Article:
Pros – Poached eggs and filter coffee. Do I even need to go on? You American readers will not understand the fuss, but Italian-living expats are gripping their computers in excitement and envy right now. Italians don’t do brunch, and poached eggs are a phantom food that exists only in our dreams and on our vacations. These were especially delicious, and so were the sides – hash browns, bacon, toast, and baked beans. The café was full of happy, cozy vibes, enhanced by the communal tables and yellow dishware. It reminded me of something you would find in DC’s Eastern Market, and since the French owners opened it after a trip to Melbourne, I’m guessing it’s a good resemblance of the café scene there too. I sucked down a steaming mug of filter coffee and Micaela ordered a flat white, which I had never heard of but apparently is a big deal in Australia. Either way it made her extremely happy so I think they did it justice.
Cons – Price. It wasn’t outlandish for brunch – €13 a plate or somewhere in that range and €3 or €4 for coffee drinks, but I wouldn’t call it cheap.
Pros – You can tell they take their coffee seriously here. They roast beans from around the world and it smells incredible when you walk inside. We saw the staff talking with customers about the bean varieties, and it was obvious the entire operation is done in-house. David Lebovitz goes into much greater detail about his La Caféothèque experience here, and you should definitely check it out for his comparisons between American, French, and Italian cafes. In my experience, the fact that my coffee was iced but still flavorful, giving me reprieve from the intense outdoor heat while satisfying my addiction to both the taste of coffee and its caffeine, made my day.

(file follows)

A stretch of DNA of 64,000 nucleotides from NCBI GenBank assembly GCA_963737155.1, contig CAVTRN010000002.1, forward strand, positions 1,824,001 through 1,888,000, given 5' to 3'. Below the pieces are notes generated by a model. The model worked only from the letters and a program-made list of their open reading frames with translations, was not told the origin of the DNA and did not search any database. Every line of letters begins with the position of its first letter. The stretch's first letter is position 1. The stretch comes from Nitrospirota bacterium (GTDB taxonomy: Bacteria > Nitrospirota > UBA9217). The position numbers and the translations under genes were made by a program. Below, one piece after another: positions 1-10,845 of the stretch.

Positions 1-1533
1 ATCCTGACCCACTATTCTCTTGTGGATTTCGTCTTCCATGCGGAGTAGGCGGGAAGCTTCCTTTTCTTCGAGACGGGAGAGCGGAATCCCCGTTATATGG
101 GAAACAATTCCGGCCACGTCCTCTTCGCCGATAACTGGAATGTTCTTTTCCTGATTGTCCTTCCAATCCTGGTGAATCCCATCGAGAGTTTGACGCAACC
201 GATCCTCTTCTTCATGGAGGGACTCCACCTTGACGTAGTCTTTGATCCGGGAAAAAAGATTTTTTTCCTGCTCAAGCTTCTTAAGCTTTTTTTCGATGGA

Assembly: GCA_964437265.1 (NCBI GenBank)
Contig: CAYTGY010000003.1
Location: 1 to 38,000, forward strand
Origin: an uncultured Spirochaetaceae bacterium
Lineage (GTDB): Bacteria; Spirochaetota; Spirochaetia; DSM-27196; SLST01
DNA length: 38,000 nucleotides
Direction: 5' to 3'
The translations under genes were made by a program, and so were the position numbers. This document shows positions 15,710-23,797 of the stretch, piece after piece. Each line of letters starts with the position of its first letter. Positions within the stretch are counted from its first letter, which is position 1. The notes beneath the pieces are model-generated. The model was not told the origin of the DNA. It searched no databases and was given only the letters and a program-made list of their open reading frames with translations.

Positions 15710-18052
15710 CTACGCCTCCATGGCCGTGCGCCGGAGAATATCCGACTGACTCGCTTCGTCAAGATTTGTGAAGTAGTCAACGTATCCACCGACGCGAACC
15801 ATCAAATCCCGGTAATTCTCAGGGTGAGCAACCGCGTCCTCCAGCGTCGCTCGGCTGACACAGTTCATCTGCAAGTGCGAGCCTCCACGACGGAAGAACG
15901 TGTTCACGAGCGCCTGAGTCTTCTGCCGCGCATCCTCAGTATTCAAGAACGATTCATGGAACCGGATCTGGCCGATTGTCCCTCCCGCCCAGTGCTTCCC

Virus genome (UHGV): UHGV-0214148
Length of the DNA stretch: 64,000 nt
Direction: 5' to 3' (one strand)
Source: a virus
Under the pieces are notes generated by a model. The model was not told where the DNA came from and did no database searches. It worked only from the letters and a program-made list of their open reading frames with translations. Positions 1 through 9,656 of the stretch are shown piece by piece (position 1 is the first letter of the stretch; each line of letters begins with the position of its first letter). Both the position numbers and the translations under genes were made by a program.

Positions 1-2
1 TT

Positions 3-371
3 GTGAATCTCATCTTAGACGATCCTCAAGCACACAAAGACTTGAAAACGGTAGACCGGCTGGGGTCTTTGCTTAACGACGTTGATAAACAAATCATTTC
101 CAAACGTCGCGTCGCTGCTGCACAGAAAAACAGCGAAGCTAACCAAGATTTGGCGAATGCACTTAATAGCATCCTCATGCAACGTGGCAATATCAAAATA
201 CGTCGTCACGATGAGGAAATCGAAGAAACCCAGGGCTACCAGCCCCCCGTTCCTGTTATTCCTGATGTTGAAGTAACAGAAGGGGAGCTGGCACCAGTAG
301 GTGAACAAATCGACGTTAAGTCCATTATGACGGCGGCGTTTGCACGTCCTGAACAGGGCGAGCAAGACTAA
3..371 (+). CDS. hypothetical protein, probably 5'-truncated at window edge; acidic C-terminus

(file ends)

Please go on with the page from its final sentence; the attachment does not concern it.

Cons – The service was (very) slow, and you might feel like you’re not cool enough to be here.
This might be my favorite café we sampled. The owner, Channa Galhenage, moved to Paris from London, and is clearly passionate about his work. He talked with us about how the US, Australia, and England have had café culture down for awhile (um, yeah, we know), but more importantly how Paris is going places with coffee. He talked about the vibrance of the French roasting style, the complexities of the fruitier flavor, and the plethora of specialty drinks. “Italians invented the stuff, but they’re stuck,” he said. “They have no imagination when it comes to coffee.” He has a point, and I have to say his coffee was one of the best, flavor-wise, that I had in Paris. He uses beans that come from a Belgian roaster called Caffe Nation, and he swears by his Florentine Marzocco machine, (or at least that’s what a profile about him told me later as I was online stalking). The café was cool as well and typical of what you would find in any civilized city — wicker chairs, tables, exposed brick walls, full length mirrors, artsy wallpaper, and indie music. Bonus points for the lecture hall style desks that line the couch in front. I would work here every day if I could.
Cons – That it doesn’t exist in Rome.
I’m always looking for new coffee shops around the world, and I never had a great way to organize them. Then I discovered Tripnary, which lets you create bucket lists and filter by country or city. Such a great tool for keeping my caffeine addiction in check! Check out my Paris coffeeshop bucket list here.